Going through a divorce can be a stressful, contentious experience even under the best of…
Kansas couples might be concerned with the impact money has on marital satisfaction, particularly in light of the belief that money issues are often linked to dissatisfaction in marriage. They might be surprised to know, however, that a study published in the journal Social Psychology and Personality Science found that socioeconomic factors did not affect happiness and satisfaction in marriage as previously believed.
The study, conducted by researchers from the University of Texas and University of Utah, focused on 431 couples in Los Angeles districts with low socioeconomic standing. The study followed the couples from newlyweds into five years of their relationship and asked them to respond to a survey to determine happiness and satisfaction at different points in their marriage. As newlyweds, 60% of the couples reported high levels of marital satisfaction, 30% reported moderate levels and 10% reported low levels. The couples were surveyed four more times with interesting findings.
The study found that couples who originally reported high or moderate levels of happiness continued to feel similarly during the next five years, even when facing socioeconomic issues. The couples who originally had low levels of happiness in marriage showed a decline in satisfaction over time. Wives in those situations also showed a significant decline when there were socioeconomic issues. The husbands in those situations, however, experienced some decline in happiness but then their happiness seemed to increase over three to five years. While a stable feeling of happiness can result in a long marriage, the decline experienced by others might mean the couple is at higher risk for dissolution of the marriage.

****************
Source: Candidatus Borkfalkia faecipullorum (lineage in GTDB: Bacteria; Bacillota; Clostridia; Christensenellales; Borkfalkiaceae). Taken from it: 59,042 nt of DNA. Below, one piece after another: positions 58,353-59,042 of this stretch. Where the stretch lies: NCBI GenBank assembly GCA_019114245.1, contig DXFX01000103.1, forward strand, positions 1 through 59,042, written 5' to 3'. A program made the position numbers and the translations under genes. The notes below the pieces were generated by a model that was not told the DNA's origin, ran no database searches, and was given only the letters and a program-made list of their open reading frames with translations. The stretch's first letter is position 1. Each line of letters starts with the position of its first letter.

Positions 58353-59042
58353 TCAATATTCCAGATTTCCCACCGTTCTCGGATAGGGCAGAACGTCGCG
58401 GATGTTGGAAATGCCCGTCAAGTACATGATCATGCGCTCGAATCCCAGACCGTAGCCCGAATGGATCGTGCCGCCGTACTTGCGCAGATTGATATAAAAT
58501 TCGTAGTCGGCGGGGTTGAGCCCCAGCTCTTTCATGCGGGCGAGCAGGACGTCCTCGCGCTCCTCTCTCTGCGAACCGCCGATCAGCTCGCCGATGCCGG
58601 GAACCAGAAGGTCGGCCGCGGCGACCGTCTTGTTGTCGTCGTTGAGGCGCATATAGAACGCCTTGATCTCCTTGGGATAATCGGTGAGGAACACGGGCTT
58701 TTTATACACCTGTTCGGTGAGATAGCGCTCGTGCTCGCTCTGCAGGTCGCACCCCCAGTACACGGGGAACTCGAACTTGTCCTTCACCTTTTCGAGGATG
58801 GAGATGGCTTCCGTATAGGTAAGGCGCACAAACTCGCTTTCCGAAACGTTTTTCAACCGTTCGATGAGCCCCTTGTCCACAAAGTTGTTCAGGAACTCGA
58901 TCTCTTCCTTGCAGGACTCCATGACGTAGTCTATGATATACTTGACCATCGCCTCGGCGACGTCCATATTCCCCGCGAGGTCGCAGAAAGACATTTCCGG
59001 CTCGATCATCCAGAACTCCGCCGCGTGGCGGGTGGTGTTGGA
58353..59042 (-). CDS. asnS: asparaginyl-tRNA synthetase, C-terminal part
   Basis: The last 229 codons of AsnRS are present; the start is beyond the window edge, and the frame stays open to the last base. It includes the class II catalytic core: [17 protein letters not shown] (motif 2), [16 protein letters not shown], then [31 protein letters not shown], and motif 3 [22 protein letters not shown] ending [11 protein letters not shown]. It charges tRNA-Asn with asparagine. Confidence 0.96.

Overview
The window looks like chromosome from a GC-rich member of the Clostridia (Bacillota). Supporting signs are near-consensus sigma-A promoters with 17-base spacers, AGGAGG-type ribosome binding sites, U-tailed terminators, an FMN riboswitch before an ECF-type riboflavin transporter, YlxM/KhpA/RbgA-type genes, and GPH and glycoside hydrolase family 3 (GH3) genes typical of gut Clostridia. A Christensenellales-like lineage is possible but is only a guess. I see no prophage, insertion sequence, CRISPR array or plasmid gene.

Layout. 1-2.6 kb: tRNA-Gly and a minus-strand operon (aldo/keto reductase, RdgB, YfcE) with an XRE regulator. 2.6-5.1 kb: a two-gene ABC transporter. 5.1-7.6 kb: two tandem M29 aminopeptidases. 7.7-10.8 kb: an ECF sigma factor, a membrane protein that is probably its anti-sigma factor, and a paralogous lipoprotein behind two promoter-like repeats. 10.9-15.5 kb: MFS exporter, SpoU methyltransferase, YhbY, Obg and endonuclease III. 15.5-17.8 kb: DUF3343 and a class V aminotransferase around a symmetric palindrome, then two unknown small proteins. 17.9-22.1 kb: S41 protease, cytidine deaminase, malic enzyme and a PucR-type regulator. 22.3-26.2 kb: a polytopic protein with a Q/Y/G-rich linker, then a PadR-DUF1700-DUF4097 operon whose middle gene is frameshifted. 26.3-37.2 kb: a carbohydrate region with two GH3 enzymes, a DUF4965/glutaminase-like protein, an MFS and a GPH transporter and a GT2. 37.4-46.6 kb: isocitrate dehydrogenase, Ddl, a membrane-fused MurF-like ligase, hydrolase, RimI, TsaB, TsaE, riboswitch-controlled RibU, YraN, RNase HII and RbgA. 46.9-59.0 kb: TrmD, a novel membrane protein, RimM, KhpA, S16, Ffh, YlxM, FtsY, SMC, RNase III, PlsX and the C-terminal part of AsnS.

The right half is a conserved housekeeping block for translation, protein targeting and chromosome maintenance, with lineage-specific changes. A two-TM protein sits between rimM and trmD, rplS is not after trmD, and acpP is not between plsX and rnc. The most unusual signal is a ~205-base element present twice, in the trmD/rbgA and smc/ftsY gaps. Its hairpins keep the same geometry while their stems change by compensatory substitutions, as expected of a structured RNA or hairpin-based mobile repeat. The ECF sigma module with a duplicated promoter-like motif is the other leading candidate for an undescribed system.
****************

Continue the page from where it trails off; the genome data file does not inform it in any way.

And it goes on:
Couples who are not satisfied with their marriage might decide to seek a divorce. In those cases, the assistance of a lawyer may be beneficial. A lawyer might help their client gather documents, create a plan for the process and after divorce, and represent their client in negotiations and court appearances.